In a Thursday, March 23, 2017 photo, Terry Waller, owner of The Lunch Basket, a Belzoni, Miss., restaurant, says that public television is important at his house, and recalls watching "Sesame Street" as he grew up. Waller's three chldren, ages 4, 5 and 8, also enjoy watching the children's programing on the Public Broadcasting Service. (AP Photo/Rogelio V. Solis) © The Associated Press In a Thursday, March 23, 2017 photo, Terry Waller, owner of The Lunch Basket, a Belzoni, Miss., restaurant, says that public television is important at his house, and recalls watching "Sesame Street" as he grew up. Waller's three chldren, ages 4, 5 and 8, also enjoy watching the children's programing on the Public Broadcasting Service. (AP Photo/Rogelio V. Solis)

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In a Thursday, March 23, 2017 photo, Minouche' the cat, left, looks around while his owner Gus Mohamed, a nurse from Belzoni, Miss., speaks about the 20-hours a week he commutes between his nursing jobs with only public radio as a constant companion. A Trump supporter, Mohamed is skeptical that the president's budget would eliminate support for the Corporation for Public Broadcasting, which helps pay for national and locally produced shows that are part of the Mississippi Public Broadcasting programing he is a fan of. (AP Photo/Rogelio V. Solis) (AP Photo/Rogelio V. Solis) © The Associated Press In a Thursday, March 23, 2017 photo, Minouche' the cat, left, looks around while his owner Gus Mohamed, a nurse from Belzoni, Miss., speaks about the 20-hours a week he commutes between his nursing jobs with only public radio as a constant companion. A Trump supporter, Mohamed is skeptical that the president's budget would eliminate support for the Corporation for Public Broadcasting, which helps pay for national and locally produced shows that are part of the Mississippi Public Broadcasting programing he is a fan of. (AP Photo/Rogelio V. Solis) (AP Photo/Rogelio V. Solis)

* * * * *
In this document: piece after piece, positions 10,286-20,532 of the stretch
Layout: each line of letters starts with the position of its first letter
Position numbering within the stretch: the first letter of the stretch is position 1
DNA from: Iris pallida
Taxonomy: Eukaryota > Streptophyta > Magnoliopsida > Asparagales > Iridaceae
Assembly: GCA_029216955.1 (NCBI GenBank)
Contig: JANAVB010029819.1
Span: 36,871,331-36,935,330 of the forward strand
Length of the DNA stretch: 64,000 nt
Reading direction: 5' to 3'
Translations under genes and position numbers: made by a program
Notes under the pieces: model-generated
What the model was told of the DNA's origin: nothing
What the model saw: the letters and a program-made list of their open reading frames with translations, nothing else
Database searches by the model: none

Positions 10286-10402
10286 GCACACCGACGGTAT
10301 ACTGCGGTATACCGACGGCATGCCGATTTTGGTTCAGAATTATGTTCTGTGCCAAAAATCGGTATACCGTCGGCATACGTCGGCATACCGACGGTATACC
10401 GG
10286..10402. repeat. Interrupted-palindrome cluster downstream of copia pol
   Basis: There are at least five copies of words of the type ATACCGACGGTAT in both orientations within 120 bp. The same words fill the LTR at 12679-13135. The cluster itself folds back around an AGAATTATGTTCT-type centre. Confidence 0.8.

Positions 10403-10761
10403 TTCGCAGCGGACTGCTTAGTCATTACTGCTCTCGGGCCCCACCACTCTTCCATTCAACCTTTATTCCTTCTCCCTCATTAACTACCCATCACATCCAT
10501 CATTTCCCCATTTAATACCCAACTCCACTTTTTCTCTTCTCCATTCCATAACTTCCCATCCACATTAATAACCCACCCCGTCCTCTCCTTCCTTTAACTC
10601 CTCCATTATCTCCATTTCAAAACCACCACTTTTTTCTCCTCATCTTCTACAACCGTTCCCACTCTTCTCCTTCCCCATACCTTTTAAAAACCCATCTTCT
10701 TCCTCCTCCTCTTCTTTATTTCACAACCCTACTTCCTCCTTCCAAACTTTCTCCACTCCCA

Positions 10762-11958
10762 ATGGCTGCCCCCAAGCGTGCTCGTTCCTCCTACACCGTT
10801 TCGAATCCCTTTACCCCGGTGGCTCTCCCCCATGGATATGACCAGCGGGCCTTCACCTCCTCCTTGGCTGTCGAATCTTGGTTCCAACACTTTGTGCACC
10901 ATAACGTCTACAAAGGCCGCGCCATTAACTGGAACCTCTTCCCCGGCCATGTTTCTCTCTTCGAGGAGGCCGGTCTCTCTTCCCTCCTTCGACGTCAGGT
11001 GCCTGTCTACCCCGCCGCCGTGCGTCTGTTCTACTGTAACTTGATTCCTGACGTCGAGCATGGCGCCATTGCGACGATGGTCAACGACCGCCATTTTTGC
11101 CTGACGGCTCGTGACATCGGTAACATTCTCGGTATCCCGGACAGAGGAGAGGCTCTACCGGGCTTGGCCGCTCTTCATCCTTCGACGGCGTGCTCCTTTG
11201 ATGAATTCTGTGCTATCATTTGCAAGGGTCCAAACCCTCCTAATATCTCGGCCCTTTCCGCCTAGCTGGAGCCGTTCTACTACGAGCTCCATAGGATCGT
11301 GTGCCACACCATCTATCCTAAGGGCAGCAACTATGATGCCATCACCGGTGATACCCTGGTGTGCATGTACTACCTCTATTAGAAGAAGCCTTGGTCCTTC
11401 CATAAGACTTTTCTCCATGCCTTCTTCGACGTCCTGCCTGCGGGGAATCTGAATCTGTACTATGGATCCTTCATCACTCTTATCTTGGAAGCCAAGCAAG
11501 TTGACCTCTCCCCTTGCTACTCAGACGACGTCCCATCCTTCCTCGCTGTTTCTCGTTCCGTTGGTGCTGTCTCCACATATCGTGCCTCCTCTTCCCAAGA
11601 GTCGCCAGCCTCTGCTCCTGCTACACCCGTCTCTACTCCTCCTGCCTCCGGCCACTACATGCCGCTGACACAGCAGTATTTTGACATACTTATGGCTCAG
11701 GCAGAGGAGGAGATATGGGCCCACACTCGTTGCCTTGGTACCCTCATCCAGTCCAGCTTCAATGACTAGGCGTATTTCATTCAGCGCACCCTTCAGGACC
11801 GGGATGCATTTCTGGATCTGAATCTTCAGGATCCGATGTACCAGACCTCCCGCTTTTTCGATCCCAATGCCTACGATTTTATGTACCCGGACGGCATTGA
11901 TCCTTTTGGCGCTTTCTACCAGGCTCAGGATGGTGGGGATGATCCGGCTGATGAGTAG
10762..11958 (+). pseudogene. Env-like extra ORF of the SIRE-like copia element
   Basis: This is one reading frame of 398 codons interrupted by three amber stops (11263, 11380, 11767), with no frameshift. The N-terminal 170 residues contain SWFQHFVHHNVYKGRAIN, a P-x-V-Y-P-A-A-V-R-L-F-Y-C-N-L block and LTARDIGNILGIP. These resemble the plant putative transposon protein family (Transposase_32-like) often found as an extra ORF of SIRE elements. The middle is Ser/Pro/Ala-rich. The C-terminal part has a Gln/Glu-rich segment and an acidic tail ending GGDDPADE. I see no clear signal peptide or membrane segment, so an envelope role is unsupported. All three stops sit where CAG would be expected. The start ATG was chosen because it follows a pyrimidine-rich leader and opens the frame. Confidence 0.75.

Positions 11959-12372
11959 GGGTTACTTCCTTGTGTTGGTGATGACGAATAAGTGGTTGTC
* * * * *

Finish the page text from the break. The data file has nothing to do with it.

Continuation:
Follow Emily Wagster Pettus on Twitter: http://twitter.com/EWagsterPettus .

In a Thursday, March 23, 2017 photo, Gus Mohamed, a nurse from Belzoni, Miss., speaks about the 20 hours a week he commutes between his nursing jobs with only public radio as a constant companion. A Trump supporter, Mohamed is skeptical that the president's budget would eliminate support for the Corporation for Public Broadcasting, which helps pay for national and locally produced shows that are part of the Mississippi Public Broadcasting programing he is a fan of. (AP Photo/Rogelio V. Solis)

In a Thursday, March 23, 2017 photo, Gus Mohamed, a nurse from Belzoni, Miss., speaks about the 20 hours a week he commutes between his nursing jobs with only public radio as a constant companion. A Trump supporter, Mohamed is skeptical that the president's budget would eliminate support for the Corporation for Public Broadcasting, which helps pay for national and locally produced shows that are part of the Mississippi Public Broadcasting programing he is a fan of. (AP Photo/Rogelio V. Solis)
© The Associated Press